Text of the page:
According to Activision, Bungie had more leeway into Destiny's microtransactions than you'd think.

Since Activision didn't own the Destiny IP, Bungie had more control over certain business moves, possibly monetization. It's likely Activision had a say in what Bungie decided to do with Destiny's microtransactions and expansions, however.

In a recent earnings call, Activision COO Coddy Johnson says full IP control gives the publisher total reign in economic decisions, namely live services and future content.

"We didn't own the underlying Destiny IP and we do for all our other major franchises, which we think is not just a differentiator for us in the industry, but also controlling the underlying IP gives us the chance to move with new experiences and new engagement models which also come with new revenue streams and of course structurally higher economics when you own the IP."

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So to regain a foothold, Bungie did what worked for Destiny 1: they launched a big mega-expansion called Forsaken that re-worked gunplay, loot, and introduced a bunch of new story missions and content. For a while, Destiny 2 was doing well. But it just failed to capture that long-term engagement and problems started piling up.

Destiny 2's monetization was confusing and the launch was a mess.

Along with cosmetic microtransactions, the expansion actually has its own season pass. Plus you had to own previous Destiny 2 expansions to play Forsaken at launch, which were sold separately. If you bought the Destiny 2 base game, you now had to spend about $75 to play Forsaken at launch.

Destiny became a tangled web of frustration and Bungie had to continually put out fires while trying to move forward with new content. Players jumped ship and moved on to other games, and the core fanbase stayed begrudgingly.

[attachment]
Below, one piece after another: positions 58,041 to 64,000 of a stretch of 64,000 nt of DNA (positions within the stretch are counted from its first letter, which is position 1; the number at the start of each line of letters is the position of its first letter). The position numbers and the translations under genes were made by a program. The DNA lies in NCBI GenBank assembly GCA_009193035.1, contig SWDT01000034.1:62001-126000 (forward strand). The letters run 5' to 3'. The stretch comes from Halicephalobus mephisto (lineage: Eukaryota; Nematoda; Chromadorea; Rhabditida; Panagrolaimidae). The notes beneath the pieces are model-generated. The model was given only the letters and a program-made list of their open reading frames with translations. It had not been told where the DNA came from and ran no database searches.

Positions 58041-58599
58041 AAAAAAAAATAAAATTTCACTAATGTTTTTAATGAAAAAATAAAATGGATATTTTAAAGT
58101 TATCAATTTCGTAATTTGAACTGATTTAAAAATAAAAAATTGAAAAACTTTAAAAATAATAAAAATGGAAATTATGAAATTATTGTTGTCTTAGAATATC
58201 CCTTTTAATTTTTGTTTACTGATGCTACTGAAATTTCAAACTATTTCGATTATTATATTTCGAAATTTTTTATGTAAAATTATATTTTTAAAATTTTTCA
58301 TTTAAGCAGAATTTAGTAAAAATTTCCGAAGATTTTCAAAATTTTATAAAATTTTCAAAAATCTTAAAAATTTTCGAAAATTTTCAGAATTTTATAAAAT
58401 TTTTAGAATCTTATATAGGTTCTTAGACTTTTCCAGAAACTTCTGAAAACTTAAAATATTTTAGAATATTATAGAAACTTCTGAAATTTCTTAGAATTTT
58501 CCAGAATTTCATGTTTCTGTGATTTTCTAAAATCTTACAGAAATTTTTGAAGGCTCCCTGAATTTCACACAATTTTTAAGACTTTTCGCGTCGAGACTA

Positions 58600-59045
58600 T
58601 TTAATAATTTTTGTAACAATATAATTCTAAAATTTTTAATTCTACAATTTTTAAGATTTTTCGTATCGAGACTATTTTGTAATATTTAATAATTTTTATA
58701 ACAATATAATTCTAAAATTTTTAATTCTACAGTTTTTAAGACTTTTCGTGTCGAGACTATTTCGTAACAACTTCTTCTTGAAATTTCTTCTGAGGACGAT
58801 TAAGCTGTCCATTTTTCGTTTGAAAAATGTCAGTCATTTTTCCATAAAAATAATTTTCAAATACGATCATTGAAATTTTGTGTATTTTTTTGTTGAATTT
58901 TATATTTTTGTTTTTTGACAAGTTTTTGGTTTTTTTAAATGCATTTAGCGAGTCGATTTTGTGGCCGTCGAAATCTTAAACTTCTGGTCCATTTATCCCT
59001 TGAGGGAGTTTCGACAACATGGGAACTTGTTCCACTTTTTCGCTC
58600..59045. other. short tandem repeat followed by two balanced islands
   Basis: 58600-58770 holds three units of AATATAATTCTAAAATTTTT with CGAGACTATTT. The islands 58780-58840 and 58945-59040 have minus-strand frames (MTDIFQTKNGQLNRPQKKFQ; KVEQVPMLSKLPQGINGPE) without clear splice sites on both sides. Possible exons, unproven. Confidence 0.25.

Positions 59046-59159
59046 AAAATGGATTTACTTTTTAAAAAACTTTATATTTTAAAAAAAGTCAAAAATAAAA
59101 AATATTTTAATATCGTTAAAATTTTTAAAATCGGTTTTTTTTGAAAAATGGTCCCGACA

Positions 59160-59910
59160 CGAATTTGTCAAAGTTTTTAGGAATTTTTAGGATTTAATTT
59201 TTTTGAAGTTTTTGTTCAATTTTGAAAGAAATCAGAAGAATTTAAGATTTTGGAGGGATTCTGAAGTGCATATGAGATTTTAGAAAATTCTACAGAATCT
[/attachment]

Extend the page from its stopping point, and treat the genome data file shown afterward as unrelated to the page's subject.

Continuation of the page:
Activision was starting to regret the $500 million publishing deal Activision it signed to make Bungie's ambitious IP. Despite having made over $325 million in its first five days, Destiny seemed hot to the touch almost as if it were cursed.

Activision-Blizzard focuses inward as it ramps up game dev

Ultimately it was a business decision that broke the camel's back. Activision-Blizzard now wants to focus almost exclusively on wholly-owned IPs like Diablo, Overwatch, Call of Duty, and World of Warcraft. This way the publisher has total control over every facet of the games--including monetization and game development--and don't have to deal with third-party communication breakdowns or unfulfilled promises.

The company will watch its IPs like a hawk, scrutinizing missed performances and "de-prioritizing or eliminating" the games that don't do very well. Under the deal with Bungie, Activision couldn't just throw the kill switch on Destiny. They did the next best thing and rid themselves of the responsibility.

So Activision sold the publishing rights to Destiny back to Bungie, giving the FPS giants full control over the IP they created. The saga is now over, and Bungie's real journey begins.


Derek joined the TweakTown team in 2015 and has since reviewed and played 1000s of hours of new games. Derek is absorbed with the intersection of technology and gaming, and is always looking forward to new advancements. With over six years in games journalism under his belt, Derek aims to further engage the gaming sector while taking a peek under the tech that powers it. He hopes to one day explore the stars in No Man's Sky with the magic of VR.